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Eta Aquariids Meteor Shower Sighting In South Africa 2020



As the sky and the wonders surrounding it’s existence which is possibly beyond our imagination tries to show its on April 5th and 6th 2020, the world awaits once in a lifetime movements of earthly bodies called the Eta Aquarids, it will peak on the night between 5–6 May and how many people are ready to sight this wonderful displays of God’s wonderful creation.

What Is Eta Aquariids Meteor Shower

The shower is named after the brightest star of the constellation, Eta Aquarii one of two meteor showers created by debris from Comet Halley. The Earth passes through Halley’s path around the Sun a second time in October. This creates the Orionid meteor shower, which peaks around October 20.


Eta Aquariids meteor streams are groups of meteoroids originating from dust grains ejected from Comet 1P Halley.

These small dust grains called(meteoroids) are distributed along the parent comet’s orbit concentrated close to the comet nucleus with fewer grains farther away from the nucleus. Every time the Earth passes through this stream of dust particles (i.e. meteor stream),

we experience what is known as a eta Aquariids meteor shower. These brief streaks of light from meteors, sometimes called “shooting stars”,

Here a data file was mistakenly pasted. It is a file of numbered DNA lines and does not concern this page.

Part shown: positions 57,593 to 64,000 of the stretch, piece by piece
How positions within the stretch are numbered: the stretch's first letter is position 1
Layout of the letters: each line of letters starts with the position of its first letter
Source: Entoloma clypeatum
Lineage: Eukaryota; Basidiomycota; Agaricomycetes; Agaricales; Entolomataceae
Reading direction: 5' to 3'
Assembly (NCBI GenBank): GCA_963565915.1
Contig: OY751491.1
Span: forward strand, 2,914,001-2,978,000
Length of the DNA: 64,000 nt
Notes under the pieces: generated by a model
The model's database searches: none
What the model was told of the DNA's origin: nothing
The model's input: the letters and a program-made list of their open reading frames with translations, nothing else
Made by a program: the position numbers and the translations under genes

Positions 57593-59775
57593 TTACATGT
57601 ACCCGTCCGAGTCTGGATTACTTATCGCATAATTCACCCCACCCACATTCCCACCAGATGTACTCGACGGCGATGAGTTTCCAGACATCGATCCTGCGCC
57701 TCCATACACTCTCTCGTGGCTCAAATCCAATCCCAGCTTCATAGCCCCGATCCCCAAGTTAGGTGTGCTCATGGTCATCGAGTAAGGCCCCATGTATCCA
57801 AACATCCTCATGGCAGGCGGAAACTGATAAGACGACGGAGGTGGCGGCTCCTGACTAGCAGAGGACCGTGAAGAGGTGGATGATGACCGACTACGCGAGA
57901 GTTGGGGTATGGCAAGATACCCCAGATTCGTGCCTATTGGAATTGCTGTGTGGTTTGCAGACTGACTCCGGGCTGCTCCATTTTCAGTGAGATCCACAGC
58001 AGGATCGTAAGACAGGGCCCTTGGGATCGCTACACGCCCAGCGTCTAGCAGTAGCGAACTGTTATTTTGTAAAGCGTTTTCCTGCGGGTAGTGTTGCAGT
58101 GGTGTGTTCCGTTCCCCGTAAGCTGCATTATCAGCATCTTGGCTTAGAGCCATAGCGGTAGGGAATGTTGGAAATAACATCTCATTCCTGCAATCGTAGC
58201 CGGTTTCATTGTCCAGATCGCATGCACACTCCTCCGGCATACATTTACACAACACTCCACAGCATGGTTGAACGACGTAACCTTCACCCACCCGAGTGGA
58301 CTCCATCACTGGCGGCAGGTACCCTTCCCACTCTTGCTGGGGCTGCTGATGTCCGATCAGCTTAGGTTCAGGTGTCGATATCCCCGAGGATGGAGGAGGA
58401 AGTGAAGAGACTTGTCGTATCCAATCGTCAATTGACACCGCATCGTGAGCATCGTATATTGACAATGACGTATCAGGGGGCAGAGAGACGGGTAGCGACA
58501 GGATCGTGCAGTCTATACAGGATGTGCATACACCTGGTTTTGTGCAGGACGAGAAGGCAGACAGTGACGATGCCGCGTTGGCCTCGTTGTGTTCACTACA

So those in South Africa will see the peak on Tuesday night the 5th May 2020 when earth moves through the center of the dust trail left behind by the comet.

Many of the meteor showers throughout the year are caused by debris left behind by comets when they visit the inner solar system. When this debris enters the Earth’s atmosphere, it burns incredibly bright for a few brief seconds.

“The majority of visible meteors are caused by particles ranging in size from about that of a small pebble down to a grain of sand, and generally weigh less than 1-2 grams,” the AMS said.

The debris that causes the Eta Aquarids is actually dust left behind by one of the most famous comets — Halley’s Comet.

How to view the eta Aquariids on May 5th 2020

Go outside, find a dark spot and look east near the constellation of Aquarius for the eta Aquariids radiant. Meteor showers are strictly for night owls or early risers. The best time to view the eta Aquariids is from around 3h00 in the early morning to about 5h 30 min when dawn breaks.

The Eta Aquarids are meteors created by bits of left over material from Halley’s Comet as it travels through the solar system on its 76 year orbit.

They are fast and bright with many long glowing persistent trains. You should be able to see 40 streaks an hour or more during the peak. The eta Aquariids meteor shower is active from the 19th Apr to 28th May with fewer activity either side of the peak time.

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